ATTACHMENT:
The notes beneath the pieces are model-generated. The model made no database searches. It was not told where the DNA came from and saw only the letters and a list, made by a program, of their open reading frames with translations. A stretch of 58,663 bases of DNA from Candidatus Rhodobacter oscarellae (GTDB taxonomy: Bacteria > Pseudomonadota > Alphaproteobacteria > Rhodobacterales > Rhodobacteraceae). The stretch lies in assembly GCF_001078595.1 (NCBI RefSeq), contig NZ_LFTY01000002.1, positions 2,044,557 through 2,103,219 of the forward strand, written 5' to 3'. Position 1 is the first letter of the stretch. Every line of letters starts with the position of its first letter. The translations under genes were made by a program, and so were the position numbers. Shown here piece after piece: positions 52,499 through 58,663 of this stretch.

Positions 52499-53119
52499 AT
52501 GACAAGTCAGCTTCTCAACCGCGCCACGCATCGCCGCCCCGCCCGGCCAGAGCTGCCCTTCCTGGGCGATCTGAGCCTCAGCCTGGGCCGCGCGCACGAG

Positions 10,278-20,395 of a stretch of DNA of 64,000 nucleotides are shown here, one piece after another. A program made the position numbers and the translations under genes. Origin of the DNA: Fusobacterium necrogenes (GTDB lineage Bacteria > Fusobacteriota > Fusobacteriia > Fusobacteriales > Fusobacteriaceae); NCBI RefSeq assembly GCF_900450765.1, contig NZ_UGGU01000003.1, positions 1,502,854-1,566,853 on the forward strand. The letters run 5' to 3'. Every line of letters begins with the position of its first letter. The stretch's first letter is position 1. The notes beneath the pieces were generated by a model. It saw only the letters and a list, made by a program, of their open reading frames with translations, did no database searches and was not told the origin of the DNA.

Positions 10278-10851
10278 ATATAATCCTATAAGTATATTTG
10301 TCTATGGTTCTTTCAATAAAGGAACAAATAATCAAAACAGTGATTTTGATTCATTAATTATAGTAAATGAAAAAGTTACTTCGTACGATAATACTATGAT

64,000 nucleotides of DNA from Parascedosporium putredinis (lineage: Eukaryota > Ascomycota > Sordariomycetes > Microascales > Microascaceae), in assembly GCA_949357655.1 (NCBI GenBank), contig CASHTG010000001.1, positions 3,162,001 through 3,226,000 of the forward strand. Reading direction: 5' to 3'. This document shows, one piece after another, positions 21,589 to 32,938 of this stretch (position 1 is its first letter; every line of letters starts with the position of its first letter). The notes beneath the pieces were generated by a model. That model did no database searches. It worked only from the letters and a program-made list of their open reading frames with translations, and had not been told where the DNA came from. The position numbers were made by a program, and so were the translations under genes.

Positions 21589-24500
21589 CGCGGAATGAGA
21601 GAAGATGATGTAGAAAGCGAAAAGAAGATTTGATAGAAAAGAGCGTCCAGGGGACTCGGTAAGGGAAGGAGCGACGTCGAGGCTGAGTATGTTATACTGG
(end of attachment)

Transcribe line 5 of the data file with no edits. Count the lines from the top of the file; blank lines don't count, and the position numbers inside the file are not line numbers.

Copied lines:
Positions 10,278-20,395 of a stretch of DNA of 64,000 nucleotides are shown here, one piece after another. A program made the position numbers and the translations under genes. Origin of the DNA: Fusobacterium necrogenes (GTDB lineage Bacteria > Fusobacteriota > Fusobacteriia > Fusobacteriales > Fusobacteriaceae); NCBI RefSeq assembly GCF_900450765.1, contig NZ_UGGU01000003.1, positions 1,502,854-1,566,853 on the forward strand. The letters run 5' to 3'. Every line of letters begins with the position of its first letter. The stretch's first letter is position 1. The notes beneath the pieces were generated by a model. It saw only the letters and a list, made by a program, of their open reading frames with translations, did no database searches and was not told the origin of the DNA.